Why I Want to Punch Body Shaming Right in the Face!
“…your body is sacred. I wish I could tell every young girl with an eating disorder, or who has harmed herself in any way, that she’s worthy of life and that her life has meaning. You can overcome and get through anything.” – Demi Lovato
One of the greatest experiences I could have asked for in the beginning of my career as a mental health therapist was having had the privilege of treating those struggling with eating disorders. More often than not, I began finding myself offering to clients similar words as the quote printed above. Having personally experienced both sides of the body image continuum and tasting what it is like to go from living day-in and day-out hating by body, regardless of my size or what it looked like I might add, to experiencing the freedom, excitement and, overall, positive relationship with my body, it’s simply no wonder that my early career as a therapist took the unpredicted detour into the world of eating disorder treatment. In working with so many courageous women over the years, I have grown intensely thankful for possessing an unwavering belief rooted deep within me that we are all worthy of life – that all of our lives have meaning, capacity to thrive and to experience fulfillment at levels one wouldn’t dare hope for – and we don’t need to be in love with our body before those experiences can begin!
During my teenage years and early twenties I spent a sickening amount of time bouncing from diet to diet, constant feelings of inadequacy, taking on an incredibly distorted view of myself and what my “inability” to stick to the diet of the month meant about myself as a woman, my future, and my worthiness to be loved. Sure, I could give you the details of why I feel I bought so heavily into the importance of placing body image at such a high priority but the reality is, it’s doubtful that my story is much different from that of the norm for many young women now-a-days. I do believe the specific experiences that influenced me are important and pertinent to this topic, but, perhaps it deserves it’s own space and story. Most importantly, I now see how much time I missed out on during what could have been incredibly influential years cultivating more talents, deepening my own spiritual base and self-knowledge and, frankly, having way more fun!
Time went on and I became actively engaged in re-evaluating how I wanted to perceive my body, treat my body, and the relationship I wanted with others around me and actually stopped to question why in the world these ideas were so strong to begin with. Eventually, I was introduced to a book authored by Dr. Evelyn Tribole, entitled Intuitive Eating, A Revolutionary Program That Works. The day Intuitive Eating came into my life was the day I began to let myself out of what I now call “diet prison.” Over time, I began to see that my daily thoughts, what I call “my frequent fliers,” were changing from punitive themes of my body being the enemy to empowering themes of giving my body what it needs to help me thrive. To put it simply – I never looked back.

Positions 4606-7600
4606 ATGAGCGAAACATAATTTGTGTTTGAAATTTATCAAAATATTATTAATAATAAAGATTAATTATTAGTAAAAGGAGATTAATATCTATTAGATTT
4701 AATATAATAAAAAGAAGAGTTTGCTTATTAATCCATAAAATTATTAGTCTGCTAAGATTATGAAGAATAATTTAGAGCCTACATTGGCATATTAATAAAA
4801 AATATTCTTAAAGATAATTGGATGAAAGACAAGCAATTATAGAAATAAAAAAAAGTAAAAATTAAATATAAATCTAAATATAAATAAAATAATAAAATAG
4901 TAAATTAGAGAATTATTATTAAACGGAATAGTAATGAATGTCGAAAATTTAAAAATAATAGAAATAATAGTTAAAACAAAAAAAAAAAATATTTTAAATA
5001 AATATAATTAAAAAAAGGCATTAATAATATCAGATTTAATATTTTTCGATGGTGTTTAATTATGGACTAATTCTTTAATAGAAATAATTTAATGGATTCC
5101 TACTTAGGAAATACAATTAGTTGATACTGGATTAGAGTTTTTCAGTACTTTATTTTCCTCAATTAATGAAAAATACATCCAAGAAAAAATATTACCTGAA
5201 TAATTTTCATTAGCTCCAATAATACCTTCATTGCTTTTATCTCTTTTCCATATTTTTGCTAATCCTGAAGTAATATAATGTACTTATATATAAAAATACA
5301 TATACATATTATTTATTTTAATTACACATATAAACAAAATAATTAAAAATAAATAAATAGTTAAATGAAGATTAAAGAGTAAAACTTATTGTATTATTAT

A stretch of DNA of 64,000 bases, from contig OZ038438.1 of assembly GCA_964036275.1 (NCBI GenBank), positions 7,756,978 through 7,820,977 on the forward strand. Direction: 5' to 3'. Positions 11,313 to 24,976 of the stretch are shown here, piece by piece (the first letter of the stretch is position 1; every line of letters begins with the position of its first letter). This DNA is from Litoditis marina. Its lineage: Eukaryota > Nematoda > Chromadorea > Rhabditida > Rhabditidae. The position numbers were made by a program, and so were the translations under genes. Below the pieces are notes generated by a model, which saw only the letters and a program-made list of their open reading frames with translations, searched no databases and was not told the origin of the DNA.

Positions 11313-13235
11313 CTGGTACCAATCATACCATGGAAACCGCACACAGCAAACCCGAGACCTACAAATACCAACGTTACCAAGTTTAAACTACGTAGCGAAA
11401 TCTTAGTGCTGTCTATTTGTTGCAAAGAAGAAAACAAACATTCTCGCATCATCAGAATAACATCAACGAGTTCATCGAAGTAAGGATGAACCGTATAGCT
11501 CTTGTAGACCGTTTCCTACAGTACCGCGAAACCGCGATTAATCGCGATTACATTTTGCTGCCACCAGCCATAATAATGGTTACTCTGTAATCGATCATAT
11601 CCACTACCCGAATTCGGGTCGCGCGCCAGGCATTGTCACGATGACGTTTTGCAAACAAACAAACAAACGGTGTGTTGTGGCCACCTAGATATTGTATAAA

My relationship with my body and how I feel about it from day-to-day is not perfect, but I work hard to keep it rooted in awareness, self-respect, and kindness. It is intimate, deeply personal and constantly evolving. I have an ever-growing understanding that it’s unlikely that I will know everything there is to know about the human body and the innumerable factors that influence it’s functioning (probably because there is wildly conflicting information that sounds so very convincing on just about every topic having to do with food, diet, exercise, etc.). Even so, I will do everything I can, regardless of my size or what I see in my reflection, to never return to a place of never feeling good enough, where a disproportionate amount of my time is spent obsessing and plotting about how my next “attempt” at changing it will work this time and then my life can really begin.
See below for more resources you find this information interesting or helpful.
The Exercise Balance: What’s Too Much, What’s Too Little, and What’s Just Right for You! By: Pauline Powers, MD and Ron Thompson, PhD
Kristin Bennion, LCSW
Intimate Connections Counseling, LLC